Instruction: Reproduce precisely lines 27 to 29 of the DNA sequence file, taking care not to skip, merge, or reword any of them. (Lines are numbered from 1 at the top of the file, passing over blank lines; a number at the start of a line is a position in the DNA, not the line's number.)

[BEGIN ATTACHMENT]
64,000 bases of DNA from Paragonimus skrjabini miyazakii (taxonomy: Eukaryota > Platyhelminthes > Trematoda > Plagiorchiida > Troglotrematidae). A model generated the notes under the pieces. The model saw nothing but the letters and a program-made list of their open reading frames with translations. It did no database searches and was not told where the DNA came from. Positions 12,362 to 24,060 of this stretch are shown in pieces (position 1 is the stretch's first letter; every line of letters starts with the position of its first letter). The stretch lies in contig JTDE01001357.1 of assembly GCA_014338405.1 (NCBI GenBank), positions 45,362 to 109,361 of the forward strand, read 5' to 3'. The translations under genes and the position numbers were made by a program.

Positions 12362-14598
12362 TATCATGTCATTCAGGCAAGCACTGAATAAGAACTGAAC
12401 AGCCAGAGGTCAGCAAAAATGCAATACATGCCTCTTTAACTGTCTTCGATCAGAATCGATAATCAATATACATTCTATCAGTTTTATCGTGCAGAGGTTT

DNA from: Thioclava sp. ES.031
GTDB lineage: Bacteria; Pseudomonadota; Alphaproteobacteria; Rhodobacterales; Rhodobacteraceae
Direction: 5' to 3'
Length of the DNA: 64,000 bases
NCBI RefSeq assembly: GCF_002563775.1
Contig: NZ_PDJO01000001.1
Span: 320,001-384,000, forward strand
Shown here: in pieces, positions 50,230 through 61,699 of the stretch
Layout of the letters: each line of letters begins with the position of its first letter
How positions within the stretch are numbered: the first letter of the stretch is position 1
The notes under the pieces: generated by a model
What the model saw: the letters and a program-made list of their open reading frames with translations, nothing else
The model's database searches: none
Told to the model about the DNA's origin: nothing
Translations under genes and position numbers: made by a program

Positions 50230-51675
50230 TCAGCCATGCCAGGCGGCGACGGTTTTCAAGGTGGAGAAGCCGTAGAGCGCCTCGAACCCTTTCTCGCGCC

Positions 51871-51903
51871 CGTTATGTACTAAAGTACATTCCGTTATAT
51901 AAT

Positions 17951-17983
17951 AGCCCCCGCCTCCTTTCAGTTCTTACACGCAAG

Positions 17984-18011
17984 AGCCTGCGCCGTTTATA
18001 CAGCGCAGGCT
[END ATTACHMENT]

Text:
Positions 17984-18011
17984 AGCCTGCGCCGTTTATA
18001 CAGCGCAGGCT